Two of the biggest telescopes on Earth have let astronomers capture some of the best views of long-term volcanic activity on Jupiter's moon Io.
Io is the most volcanically active body in the solar system. Using two of the world's largest telescopes, the 10-meter Keck II and 8-meter Gemini North, both located in Hawaii near the summit of Mauna Kea, astronomers from the University of California, Berkeley, tracked 48 volcanic hotspots over more than two years, from 2013 through 2015. [Amazing Photos of Volcanoes on Io]
The telescopes' adaptive optics systems use adjustable mirrors to cancel out the blurring effects of Earth's atmosphere. That means the telescopes can tease out features just a few hundred miles apart on Io, which is never less than 365 million miles away (587 million kilometers) from Earth. Io itself is about 2,200 miles (3,540 km) across.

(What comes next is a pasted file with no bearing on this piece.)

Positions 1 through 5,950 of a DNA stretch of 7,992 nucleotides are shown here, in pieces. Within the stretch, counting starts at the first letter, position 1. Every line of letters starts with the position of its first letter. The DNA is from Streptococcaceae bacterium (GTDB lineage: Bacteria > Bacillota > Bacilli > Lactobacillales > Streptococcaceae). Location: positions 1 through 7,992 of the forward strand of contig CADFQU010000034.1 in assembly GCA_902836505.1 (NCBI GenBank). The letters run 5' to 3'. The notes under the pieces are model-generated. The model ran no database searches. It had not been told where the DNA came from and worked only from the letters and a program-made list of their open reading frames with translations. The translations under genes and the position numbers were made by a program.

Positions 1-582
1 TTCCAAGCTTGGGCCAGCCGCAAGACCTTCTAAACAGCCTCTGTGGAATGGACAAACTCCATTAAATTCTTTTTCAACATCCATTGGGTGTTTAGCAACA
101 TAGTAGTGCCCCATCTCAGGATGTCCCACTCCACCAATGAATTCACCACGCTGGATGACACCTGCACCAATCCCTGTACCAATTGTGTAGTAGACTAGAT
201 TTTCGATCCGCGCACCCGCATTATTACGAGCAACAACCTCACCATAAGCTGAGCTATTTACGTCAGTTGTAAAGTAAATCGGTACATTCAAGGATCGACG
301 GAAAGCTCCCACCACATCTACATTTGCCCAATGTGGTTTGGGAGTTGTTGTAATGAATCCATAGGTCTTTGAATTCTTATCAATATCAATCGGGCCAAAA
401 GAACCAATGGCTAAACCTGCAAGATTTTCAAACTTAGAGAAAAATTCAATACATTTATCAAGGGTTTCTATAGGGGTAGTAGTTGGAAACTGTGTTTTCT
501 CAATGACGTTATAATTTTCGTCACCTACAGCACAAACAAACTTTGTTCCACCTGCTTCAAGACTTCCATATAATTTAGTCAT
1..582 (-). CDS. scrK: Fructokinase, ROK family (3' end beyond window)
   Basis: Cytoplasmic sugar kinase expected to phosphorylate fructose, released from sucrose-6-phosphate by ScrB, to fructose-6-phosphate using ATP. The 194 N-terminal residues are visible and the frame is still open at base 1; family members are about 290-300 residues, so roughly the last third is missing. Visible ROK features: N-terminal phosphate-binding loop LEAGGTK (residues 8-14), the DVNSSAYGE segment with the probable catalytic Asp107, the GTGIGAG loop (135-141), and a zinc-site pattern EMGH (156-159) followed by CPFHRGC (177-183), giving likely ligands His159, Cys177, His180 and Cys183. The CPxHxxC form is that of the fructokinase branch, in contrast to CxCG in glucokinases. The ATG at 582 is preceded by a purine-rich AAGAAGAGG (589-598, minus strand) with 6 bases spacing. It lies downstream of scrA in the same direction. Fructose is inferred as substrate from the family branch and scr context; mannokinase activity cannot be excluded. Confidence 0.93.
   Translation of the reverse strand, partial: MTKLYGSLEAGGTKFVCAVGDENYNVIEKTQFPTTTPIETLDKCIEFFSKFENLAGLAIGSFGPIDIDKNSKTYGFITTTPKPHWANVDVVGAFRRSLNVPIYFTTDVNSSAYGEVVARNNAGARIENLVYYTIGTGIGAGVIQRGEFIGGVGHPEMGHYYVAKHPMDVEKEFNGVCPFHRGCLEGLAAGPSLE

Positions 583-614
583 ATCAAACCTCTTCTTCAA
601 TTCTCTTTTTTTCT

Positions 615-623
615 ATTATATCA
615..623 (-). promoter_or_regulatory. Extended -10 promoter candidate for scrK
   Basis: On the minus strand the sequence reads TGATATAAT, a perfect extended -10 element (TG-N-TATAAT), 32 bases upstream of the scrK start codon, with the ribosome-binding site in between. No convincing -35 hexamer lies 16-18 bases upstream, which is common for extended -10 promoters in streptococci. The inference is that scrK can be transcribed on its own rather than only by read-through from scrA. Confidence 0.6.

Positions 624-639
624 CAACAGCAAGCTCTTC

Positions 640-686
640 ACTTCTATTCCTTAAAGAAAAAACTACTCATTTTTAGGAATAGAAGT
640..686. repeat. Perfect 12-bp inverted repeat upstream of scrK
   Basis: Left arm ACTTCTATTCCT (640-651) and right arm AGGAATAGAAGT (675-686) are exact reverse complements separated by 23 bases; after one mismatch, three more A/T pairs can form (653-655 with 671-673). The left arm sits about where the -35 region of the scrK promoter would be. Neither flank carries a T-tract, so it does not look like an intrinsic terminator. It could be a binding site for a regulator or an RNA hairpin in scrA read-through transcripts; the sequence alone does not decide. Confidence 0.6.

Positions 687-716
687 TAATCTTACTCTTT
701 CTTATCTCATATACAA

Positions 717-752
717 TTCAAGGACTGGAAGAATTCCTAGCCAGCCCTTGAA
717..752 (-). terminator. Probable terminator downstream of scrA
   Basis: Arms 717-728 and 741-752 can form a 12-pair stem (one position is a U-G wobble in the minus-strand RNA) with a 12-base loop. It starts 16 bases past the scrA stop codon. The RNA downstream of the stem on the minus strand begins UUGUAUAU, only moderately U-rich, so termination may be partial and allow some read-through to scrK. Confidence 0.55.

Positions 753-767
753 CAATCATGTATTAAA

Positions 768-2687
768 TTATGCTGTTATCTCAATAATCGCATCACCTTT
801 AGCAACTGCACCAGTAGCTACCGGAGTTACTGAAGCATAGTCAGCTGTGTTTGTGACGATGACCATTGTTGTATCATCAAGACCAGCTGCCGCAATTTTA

"Of Io's hundreds of active volcanoes, we have been able to track the 50 that were the most powerful over the past few years," said Katherine de Kleer, a UC Berkeley graduate student who led the observations, in a statement.
De Kleer and Imke de Pater, a UC Berkeley professor of astronomy and Earth and planetary science, observed the heat of active eruptions and cooling lava flows. They were able to determine the temperature and the total power output of individual volcanic eruptions on Io.
Some eruptions appeared to trigger others, even hundreds of miles away. It isn't clear, though, exactly how that happens.
De Kleer and de Pater's findings will appear in the journal Icarus.